The Journeyman’s Goal To Financial Independence By 45

After 10 years in corporate America, I thought I had it made. A six figure job, a real estate portfolio, company stock, and a savings/emergency fund that would last me 3 years if I ever became unemployed.

I did everything the personal finance books taught us to do and I still lost 35% of my net worth in 2008-2009 due to the economic meltdown.  The financial downturn has motivated me to share my experiences to not only help others, but to keep myself honest in my spending habits.


My first job ever was at McDonald’s for $3.12/cents an hour. I was responsible for opening up the store at 6am every weekend for several months. The job was horrible, and we had a power hungry manager who scolded us for speaking Spanish and not English in front of customers.

At least I got a “B” in Spanish. I remember trying to make 9 Egg McMuffins at a time for 3 straight hours, adeptly cracking eggs left and right with both hands. It was hot, and oh the pressure was immense. Things weren’t all bad though. After-all, we could eat as many hot apple pies we wanted.

My parents never bought me anything too expensive growing up. They were frugal and made an average middle income salary working for the government. I never had a camera or a Nintendo console, but I did enjoy playing tennis with my father and listening to my mother talk about religion.

The most expensive gift I ever got was a 1987 Honda Civic with 140,000 miles for $1,800 bucks after doing well in HS. I’m truly thankful for this gift as I drove it until I graduated college.

Related: The Three Jobs That Made Me Rich

COLLEGE – Public All The Way

I had a choice between private school or public school for college, and I chose public school. There was no way I could feel comfortable allowing my parents to pay $25,000 a year in tuition alone, when there were plenty of top quality public schools for only $5,000 a year.

Besides, I planned to payback my parents and couldn’t stomach that type of debt. The $30 a day I made at McDonald’s had a more profound impact on me than I realized!

Related: Should I Go To Public or Private School? Depends On Your Guilt


My father introduced me to the stock market in college. Through stocks, suddenly I could make much more money than through working at the library at now $4.5 an hour. Little did I know, that I could lose an infinite amount more money though! The taste of success came when I bought 500 shares of Books A Million (BAM, a now defunct Book Seller). The stock went up 25%, and I made $550 in 1 hour. From that trade on, I knew I wanted to do something in finance, where anybody with enough guts could make as much money as they wanted.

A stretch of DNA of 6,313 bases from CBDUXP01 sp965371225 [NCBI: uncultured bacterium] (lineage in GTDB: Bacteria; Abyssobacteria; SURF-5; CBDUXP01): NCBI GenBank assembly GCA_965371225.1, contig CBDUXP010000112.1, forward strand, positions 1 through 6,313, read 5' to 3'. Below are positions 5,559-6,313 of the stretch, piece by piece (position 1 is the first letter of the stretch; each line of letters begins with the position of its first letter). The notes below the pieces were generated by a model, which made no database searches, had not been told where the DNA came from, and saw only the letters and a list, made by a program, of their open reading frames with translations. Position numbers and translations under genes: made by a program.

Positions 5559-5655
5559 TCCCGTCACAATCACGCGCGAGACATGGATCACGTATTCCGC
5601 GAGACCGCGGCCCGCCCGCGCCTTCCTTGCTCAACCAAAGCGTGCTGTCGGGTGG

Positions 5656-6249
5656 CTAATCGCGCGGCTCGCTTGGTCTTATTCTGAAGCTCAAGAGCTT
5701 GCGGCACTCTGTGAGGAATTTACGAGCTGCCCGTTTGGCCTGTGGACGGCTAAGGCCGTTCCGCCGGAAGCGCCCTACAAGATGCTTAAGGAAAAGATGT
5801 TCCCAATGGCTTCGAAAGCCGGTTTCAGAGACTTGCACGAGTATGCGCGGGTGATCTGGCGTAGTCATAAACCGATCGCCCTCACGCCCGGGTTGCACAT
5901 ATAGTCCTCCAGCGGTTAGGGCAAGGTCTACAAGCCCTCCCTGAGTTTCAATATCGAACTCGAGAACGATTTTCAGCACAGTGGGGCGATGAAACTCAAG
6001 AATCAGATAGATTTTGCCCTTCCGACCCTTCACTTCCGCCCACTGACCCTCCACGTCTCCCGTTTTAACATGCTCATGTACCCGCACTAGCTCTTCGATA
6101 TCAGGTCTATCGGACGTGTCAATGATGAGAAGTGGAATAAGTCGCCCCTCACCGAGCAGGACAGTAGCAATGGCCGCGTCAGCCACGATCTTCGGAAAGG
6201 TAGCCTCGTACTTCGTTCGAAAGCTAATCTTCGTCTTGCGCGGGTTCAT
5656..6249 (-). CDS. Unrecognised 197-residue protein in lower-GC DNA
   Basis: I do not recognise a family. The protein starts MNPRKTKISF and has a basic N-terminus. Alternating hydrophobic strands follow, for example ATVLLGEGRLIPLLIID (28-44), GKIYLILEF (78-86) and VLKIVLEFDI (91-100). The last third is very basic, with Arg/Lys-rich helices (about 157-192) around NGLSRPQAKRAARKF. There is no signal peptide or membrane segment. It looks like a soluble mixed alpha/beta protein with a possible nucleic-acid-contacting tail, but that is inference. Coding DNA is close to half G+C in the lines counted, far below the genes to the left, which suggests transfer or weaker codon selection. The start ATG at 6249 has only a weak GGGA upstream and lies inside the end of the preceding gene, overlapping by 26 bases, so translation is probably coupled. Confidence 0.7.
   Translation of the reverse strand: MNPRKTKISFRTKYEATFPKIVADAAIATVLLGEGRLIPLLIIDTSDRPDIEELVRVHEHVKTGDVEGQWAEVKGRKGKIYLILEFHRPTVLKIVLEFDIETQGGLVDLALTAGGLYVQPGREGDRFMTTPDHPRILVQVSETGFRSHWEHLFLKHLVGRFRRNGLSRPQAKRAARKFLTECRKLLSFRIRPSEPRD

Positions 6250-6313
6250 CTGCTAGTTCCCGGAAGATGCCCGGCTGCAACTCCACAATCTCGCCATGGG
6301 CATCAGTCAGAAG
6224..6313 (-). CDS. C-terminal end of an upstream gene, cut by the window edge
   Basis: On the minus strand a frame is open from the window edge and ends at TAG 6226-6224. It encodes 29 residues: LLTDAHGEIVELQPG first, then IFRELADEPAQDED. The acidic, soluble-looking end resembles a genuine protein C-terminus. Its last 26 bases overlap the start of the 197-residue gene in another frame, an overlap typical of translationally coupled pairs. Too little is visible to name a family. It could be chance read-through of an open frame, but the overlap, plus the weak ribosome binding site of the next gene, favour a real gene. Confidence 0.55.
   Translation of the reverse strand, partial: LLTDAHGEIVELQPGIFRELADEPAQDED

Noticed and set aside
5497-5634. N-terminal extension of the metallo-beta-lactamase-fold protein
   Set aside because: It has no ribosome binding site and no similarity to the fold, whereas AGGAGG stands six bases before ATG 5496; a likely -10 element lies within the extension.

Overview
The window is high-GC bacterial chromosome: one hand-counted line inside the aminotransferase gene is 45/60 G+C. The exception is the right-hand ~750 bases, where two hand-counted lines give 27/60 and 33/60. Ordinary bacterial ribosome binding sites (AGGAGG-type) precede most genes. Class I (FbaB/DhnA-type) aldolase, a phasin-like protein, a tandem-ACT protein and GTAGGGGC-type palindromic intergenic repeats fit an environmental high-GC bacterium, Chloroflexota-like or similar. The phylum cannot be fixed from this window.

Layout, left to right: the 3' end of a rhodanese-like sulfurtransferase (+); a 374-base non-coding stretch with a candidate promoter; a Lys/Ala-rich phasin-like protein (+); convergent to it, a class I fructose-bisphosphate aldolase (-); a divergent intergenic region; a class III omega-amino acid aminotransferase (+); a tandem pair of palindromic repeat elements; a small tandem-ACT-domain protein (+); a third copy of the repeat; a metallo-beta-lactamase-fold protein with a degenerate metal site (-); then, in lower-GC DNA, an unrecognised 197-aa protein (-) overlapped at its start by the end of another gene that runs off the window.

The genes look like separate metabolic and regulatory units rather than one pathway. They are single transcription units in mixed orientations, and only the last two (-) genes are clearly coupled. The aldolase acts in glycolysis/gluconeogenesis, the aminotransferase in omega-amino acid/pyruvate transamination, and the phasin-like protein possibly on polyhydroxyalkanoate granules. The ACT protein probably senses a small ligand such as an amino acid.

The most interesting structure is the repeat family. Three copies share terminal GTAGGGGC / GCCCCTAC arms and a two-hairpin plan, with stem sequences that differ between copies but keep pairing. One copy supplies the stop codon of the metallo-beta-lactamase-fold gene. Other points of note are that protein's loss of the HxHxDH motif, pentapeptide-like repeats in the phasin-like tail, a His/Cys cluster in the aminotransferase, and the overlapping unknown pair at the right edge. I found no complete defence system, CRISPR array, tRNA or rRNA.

Related: Why Real Estate Will Always Be More Attractive Than Stocks


When I first entered the work force out of college, things were explosively recovering from the 1997 Asian & Russian financial crisis. I got lucky and purchased a particular internet stock (VCSY) for $3,000. It shot up to $150,000 in three months and I sold, not at the peak of $180,000, but close enough.

Flush with cash in my early 20’s, I went kind of nuts, buying a motorcycle and a very fancy car. I’d eat at the fanciest restaurants in NYC and went on lavish vacations. When I changed jobs for a better opportunity, I finally woke up to the realization that I was just flushing my good fortune down the drain. I started to get serious about my finances. In early 2003, I sold my $80,000 car and used the proceeds along with the rest of the money left to buy my first 2/2 condo in a prime location in a big city. It is now renting out for positive net income, and I plan to pay it off within 8 years.

Despite this initial taste of success, I’ve made so many personal finance blunders in my 20’s, it wouldn’t be right not to share with you the errors in hopes you don’t do the same. Hopefully, through Financial Samurai, we will never have to say “if I knew then what I know now” as it relates to personal finance again.

Related: Your Wealth Is Mostly Luck! Stop Being So Pompous


Retiring at 45 is a “see if I can do it goal.” I actually really enjoy my job, but I think I’ll enjoy it more if I didn’t need to work! What’s the fun and challenge of choosing to retire at 80?  I might be dead by then!  Like studying for an exam, people tend to cram the week before. I want to cram now.  Essentially, I believe that if you can work for 20 years in your profession, you will have the power to retire if you want to.

One of my main motivations for writing is to interact with readers, so please feel free to comment!  I hope we can all grow rich together over these next 10 years!  Welcome to the journey!